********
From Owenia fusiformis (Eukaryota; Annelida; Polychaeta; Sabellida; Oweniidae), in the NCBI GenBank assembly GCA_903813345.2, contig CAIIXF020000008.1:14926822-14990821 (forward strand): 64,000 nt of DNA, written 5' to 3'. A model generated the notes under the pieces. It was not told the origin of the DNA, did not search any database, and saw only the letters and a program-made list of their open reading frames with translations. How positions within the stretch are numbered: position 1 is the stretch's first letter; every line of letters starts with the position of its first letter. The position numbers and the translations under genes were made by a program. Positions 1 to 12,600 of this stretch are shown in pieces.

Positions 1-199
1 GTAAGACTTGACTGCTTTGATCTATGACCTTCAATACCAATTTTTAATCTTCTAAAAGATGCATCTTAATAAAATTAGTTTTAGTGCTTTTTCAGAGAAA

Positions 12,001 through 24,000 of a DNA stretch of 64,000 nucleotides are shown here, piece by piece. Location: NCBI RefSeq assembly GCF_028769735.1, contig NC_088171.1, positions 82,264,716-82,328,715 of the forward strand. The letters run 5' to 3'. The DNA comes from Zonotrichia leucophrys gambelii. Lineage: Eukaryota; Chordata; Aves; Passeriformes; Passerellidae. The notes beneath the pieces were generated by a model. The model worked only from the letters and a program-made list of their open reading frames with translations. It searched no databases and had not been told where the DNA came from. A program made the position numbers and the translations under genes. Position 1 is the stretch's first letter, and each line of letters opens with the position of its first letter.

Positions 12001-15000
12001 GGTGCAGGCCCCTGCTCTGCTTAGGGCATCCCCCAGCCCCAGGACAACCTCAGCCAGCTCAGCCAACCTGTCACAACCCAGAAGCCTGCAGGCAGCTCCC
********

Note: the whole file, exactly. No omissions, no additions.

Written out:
From Owenia fusiformis (Eukaryota; Annelida; Polychaeta; Sabellida; Oweniidae), in the NCBI GenBank assembly GCA_903813345.2, contig CAIIXF020000008.1:14926822-14990821 (forward strand): 64,000 nt of DNA, written 5' to 3'. A model generated the notes under the pieces. It was not told the origin of the DNA, did not search any database, and saw only the letters and a program-made list of their open reading frames with translations. How positions within the stretch are numbered: position 1 is the stretch's first letter; every line of letters starts with the position of its first letter. The position numbers and the translations under genes were made by a program. Positions 1 to 12,600 of this stretch are shown in pieces.

Positions 1-199
1 GTAAGACTTGACTGCTTTGATCTATGACCTTCAATACCAATTTTTAATCTTCTAAAAGATGCATCTTAATAAAATTAGTTTTAGTGCTTTTTCAGAGAAA

Positions 12,001 through 24,000 of a DNA stretch of 64,000 nucleotides are shown here, piece by piece. Location: NCBI RefSeq assembly GCF_028769735.1, contig NC_088171.1, positions 82,264,716-82,328,715 of the forward strand. The letters run 5' to 3'. The DNA comes from Zonotrichia leucophrys gambelii. Lineage: Eukaryota; Chordata; Aves; Passeriformes; Passerellidae. The notes beneath the pieces were generated by a model. The model worked only from the letters and a program-made list of their open reading frames with translations. It searched no databases and had not been told where the DNA came from. A program made the position numbers and the translations under genes. Position 1 is the stretch's first letter, and each line of letters opens with the position of its first letter.

Positions 12001-15000
12001 GGTGCAGGCCCCTGCTCTGCTTAGGGCATCCCCCAGCCCCAGGACAACCTCAGCCAGCTCAGCCAACCTGTCACAACCCAGAAGCCTGCAGGCAGCTCCC